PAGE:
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AI1 - Wild Card

[back to top] Performances & Results

# Slot Performance Approval Rating σ Result
1 1/5
How Am I Supposed To Live Without You0002How Am I Supposed To Live Without You
62
 
18 7Eliminated
2 2/5
On Bended Knee0002On Bended Knee
31
 
18 7Eliminated
3 3/5
Saving All My Love For You0002Saving All My Love For You
44
 
21 7Eliminated
4 4/5
Lately0002Lately
65
 
21 3Judges' Choice
5 5/5
As We Lay0002As We Lay
43
 
23 7Eliminated
Approval ratings from the current season are subject to small adjustments as the season progresses. Ratings become final and frozen shortly after the Finale.

[back to top] Ratings Distribution

Total of 5 performances
  0
 
0
 
0
 
1
 
2
 
0
 
2
 
0
 
0
 
0
 
 
  9- 10-19 20-29 30-39 40-49 50-59 60-69 70-79 80-89 90+  

[back to top] Summary

The Wild Card episode dramatically introduces numbers: 10,000+! auditions, 30! made the semi-finals, 9! are in the finals, 1! spot is left, 5! sing for it, and we the viewers, have 0! input... wait what?  That's right folks, this is the first (and unfortunately, not the last) performance episode in which the voting public have absolutely no hand in the decision, and it's all up to the judges.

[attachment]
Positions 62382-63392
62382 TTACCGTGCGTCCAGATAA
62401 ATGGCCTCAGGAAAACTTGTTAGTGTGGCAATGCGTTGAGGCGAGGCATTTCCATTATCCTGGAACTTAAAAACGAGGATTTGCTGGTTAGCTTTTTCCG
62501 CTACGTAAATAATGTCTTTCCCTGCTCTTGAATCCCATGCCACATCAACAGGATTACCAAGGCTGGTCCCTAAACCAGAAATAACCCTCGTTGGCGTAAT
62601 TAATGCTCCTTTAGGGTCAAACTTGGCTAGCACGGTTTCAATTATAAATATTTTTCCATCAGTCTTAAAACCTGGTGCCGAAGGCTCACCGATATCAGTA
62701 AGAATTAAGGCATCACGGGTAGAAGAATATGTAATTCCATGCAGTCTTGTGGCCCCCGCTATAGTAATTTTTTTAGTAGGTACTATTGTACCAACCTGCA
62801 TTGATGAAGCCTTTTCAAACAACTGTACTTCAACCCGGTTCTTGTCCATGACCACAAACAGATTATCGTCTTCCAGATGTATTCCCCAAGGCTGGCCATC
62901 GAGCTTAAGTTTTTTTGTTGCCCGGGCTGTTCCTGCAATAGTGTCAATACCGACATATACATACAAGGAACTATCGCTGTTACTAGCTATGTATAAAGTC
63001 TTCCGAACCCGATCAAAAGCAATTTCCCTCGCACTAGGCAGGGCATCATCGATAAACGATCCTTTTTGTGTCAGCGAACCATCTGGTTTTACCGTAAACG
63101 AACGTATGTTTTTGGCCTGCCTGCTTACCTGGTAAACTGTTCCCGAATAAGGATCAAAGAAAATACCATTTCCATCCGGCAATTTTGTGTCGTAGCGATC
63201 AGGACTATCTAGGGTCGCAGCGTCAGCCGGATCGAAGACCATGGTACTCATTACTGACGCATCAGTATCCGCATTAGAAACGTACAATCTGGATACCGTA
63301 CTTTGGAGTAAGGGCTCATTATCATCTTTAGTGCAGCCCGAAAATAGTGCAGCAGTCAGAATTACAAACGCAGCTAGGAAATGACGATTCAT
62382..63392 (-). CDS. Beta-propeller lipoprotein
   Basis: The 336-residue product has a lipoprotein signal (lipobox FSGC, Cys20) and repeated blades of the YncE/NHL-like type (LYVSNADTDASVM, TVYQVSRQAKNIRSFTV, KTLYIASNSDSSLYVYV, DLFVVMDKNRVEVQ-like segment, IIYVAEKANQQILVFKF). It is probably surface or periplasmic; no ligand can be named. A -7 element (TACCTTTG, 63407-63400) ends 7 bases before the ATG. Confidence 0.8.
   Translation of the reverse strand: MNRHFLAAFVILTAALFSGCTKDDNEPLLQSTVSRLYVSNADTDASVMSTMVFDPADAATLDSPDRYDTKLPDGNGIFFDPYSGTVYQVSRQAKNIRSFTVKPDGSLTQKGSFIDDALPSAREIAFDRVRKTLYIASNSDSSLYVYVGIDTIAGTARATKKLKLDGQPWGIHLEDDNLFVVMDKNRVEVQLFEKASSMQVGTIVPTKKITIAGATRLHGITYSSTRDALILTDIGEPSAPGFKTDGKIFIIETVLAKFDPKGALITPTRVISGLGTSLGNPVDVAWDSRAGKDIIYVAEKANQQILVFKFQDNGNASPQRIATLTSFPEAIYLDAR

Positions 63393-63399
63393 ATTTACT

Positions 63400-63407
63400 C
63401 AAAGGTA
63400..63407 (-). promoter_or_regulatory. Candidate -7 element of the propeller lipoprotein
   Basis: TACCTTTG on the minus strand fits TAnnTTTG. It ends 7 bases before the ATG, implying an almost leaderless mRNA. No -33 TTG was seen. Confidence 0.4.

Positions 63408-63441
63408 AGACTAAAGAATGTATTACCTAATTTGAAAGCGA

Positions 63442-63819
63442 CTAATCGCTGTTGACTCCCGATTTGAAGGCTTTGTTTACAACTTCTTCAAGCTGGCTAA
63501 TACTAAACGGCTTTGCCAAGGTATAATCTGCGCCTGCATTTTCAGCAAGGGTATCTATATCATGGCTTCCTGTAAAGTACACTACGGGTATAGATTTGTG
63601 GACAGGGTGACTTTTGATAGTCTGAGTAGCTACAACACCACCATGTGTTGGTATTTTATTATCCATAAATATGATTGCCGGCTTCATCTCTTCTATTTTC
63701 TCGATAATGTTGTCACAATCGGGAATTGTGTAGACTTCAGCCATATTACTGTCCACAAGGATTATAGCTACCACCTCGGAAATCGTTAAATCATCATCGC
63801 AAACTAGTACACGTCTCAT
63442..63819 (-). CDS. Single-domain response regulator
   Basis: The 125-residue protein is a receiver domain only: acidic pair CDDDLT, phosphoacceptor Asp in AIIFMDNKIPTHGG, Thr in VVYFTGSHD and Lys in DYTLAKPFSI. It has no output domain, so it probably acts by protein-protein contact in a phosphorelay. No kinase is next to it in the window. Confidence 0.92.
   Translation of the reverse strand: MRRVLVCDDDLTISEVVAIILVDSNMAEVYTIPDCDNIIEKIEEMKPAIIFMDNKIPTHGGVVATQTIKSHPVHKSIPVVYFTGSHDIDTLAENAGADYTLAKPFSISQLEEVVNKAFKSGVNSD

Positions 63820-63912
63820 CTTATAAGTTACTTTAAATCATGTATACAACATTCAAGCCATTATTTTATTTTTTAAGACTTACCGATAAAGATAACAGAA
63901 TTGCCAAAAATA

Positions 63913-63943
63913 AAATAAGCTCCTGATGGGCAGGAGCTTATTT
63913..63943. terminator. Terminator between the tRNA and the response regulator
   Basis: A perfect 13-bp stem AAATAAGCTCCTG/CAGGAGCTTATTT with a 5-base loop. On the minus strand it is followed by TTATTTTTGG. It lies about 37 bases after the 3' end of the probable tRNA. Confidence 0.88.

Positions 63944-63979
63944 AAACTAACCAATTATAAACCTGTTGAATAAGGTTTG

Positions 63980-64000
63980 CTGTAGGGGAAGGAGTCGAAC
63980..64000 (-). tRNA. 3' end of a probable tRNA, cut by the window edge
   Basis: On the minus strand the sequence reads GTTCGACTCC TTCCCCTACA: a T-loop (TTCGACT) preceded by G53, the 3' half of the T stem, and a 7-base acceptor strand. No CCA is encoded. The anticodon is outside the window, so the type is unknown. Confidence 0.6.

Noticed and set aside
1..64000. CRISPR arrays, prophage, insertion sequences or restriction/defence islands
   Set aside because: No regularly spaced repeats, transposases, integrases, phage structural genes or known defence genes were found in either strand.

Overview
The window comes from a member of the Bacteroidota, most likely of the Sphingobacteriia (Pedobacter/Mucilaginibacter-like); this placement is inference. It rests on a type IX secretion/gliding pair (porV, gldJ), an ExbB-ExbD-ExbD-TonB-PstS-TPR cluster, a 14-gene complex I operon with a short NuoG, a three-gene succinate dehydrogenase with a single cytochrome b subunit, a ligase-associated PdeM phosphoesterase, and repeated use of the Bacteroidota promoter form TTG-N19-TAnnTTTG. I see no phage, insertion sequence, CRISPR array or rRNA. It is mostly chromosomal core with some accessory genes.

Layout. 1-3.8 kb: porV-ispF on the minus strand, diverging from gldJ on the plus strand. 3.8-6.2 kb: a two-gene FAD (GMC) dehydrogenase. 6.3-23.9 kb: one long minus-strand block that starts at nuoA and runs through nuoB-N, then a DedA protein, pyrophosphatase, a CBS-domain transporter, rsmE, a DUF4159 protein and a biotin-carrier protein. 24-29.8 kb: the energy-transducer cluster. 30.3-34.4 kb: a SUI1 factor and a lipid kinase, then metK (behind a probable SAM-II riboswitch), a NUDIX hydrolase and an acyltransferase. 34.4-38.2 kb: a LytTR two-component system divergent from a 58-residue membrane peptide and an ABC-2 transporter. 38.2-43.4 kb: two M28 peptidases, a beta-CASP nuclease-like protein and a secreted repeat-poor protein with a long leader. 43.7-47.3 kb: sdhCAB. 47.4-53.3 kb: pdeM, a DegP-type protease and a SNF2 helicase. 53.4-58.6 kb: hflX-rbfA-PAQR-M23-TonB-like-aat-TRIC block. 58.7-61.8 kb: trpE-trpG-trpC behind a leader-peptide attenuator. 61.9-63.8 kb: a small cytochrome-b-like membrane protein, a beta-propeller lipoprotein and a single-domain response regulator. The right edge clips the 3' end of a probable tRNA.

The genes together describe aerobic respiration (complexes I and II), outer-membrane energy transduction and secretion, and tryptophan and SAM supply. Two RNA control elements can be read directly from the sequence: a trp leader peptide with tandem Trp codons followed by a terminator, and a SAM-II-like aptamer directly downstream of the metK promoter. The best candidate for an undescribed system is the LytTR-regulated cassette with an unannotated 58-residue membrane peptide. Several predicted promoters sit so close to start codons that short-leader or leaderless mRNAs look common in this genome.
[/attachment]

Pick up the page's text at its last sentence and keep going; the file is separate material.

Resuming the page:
Brian Dunkleman and Ryan Seacrest open the show, recapping the last three semi-final weeks.  Then, Kelli Glover kicks off the singing with How Am I Supposed to Live Without You by Michael Bolton.  Her voice is decent, better than her earlier Whitney Houston performance, but she still slips into that honking tone that the judges have called her out on numerous times.  The performance is measured well and she treats the song appropriately, which sometimes is all one can ask of these contestants.  Randy and Paula liked that Glover sang something different.  Simon tells her she was terrific. The Idolsphere settles on a solid 63 rating, so the first performance of the night gets four stars.

Christopher Aaron follows Glover.  He's chosen Boyz II Men's On Bended Knee and his voice in terribly thin.  He either is missing a whole bunch of notes or he's just unpleasant in this vocal register.  Or, y’know, both.  Aaron looks like he's struggling throughout the whole performance to get his voice back in check, as though he can't hear himself.  Randy likes it, but says he messed with the rhythm of the song too much.  Simon says the performance was mechanical and boring.  Chris ends up with a 30, the lowest rating of the night.

In one performance, Alexis Lopez demonstrates the reason why WNTS exists.  She's only 17 and singing Saving All My Love For You by Whitney Houston.  Lopez does well technically, but seriously, she's a high school girl singing about being the object of a love affair with a married man.  It's aggravating when these contestants don’t understand what they're singing about.  She's also belting it when she really should be crooning and pleading at places.  Simon calls it karaoke.  Randy agrees.  Lopez evens out at a decent 44 when all is said and done.